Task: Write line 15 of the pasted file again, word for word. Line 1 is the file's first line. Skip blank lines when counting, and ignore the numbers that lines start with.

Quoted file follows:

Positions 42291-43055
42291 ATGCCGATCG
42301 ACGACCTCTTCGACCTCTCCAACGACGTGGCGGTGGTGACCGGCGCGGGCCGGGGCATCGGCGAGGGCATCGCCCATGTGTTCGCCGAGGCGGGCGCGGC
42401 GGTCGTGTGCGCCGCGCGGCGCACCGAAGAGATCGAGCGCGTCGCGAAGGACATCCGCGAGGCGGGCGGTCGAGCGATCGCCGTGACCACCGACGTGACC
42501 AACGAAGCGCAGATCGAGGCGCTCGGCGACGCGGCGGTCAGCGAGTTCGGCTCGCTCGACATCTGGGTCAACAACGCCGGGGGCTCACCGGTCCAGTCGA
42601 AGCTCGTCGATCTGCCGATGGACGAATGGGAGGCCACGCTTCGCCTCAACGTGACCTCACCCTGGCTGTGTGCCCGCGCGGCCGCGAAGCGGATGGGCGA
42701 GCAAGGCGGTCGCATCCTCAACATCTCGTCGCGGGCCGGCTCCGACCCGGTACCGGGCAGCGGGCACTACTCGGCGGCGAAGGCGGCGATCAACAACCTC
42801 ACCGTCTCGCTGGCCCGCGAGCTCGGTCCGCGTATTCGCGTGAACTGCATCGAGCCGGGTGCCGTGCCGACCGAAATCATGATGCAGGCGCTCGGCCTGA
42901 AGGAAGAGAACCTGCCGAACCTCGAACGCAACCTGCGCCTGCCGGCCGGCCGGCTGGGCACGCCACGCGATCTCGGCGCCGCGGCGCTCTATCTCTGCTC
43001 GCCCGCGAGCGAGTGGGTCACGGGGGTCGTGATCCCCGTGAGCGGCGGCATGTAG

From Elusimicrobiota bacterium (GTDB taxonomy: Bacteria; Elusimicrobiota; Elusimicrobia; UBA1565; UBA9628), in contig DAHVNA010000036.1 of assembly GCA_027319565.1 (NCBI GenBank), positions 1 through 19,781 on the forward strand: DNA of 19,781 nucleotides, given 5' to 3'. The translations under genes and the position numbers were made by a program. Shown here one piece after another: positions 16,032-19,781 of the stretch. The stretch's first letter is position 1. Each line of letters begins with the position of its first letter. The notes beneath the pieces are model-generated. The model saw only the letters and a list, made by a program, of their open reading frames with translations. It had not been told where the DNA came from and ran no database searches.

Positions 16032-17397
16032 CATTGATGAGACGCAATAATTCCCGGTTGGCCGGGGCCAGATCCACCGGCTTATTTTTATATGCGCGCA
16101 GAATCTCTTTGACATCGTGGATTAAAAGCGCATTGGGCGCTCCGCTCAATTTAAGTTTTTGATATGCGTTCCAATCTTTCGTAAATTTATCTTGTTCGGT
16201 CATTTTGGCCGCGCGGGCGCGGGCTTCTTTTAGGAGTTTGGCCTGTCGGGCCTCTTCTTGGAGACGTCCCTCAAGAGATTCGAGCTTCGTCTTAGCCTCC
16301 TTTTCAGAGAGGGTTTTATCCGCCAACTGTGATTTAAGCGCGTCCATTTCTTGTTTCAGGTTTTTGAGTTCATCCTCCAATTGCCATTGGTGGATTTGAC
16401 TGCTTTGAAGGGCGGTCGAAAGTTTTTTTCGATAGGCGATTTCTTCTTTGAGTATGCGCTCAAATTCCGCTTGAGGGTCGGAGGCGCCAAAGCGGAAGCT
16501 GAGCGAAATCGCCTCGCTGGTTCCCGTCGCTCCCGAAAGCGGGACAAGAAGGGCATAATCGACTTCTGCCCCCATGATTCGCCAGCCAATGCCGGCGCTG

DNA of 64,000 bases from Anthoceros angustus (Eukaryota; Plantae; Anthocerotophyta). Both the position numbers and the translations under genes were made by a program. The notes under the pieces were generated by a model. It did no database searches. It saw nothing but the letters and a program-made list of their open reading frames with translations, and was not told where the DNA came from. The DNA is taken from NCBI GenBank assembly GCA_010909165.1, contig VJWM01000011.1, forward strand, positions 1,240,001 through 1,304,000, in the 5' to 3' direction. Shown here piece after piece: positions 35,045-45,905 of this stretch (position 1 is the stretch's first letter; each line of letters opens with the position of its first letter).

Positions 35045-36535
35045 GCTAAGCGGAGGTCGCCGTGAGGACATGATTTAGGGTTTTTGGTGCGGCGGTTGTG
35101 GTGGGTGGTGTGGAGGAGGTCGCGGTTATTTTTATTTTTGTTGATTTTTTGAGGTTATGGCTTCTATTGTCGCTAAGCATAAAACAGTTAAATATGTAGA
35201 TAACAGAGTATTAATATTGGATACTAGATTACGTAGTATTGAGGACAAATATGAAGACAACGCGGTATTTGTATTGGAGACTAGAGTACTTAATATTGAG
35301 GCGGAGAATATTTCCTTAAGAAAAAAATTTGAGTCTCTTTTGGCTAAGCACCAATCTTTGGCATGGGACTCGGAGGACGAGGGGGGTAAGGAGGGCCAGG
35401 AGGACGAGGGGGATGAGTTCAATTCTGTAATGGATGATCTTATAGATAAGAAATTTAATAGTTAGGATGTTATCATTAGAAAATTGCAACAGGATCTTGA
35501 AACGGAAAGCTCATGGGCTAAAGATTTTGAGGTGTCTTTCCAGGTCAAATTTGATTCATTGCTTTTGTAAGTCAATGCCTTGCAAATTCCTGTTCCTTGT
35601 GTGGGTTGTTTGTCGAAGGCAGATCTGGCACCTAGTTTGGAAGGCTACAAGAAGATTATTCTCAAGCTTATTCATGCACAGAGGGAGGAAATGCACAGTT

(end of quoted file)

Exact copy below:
16201 CATTTTGGCCGCGCGGGCGCGGGCTTCTTTTAGGAGTTTGGCCTGTCGGGCCTCTTCTTGGAGACGTCCCTCAAGAGATTCGAGCTTCGTCTTAGCCTCC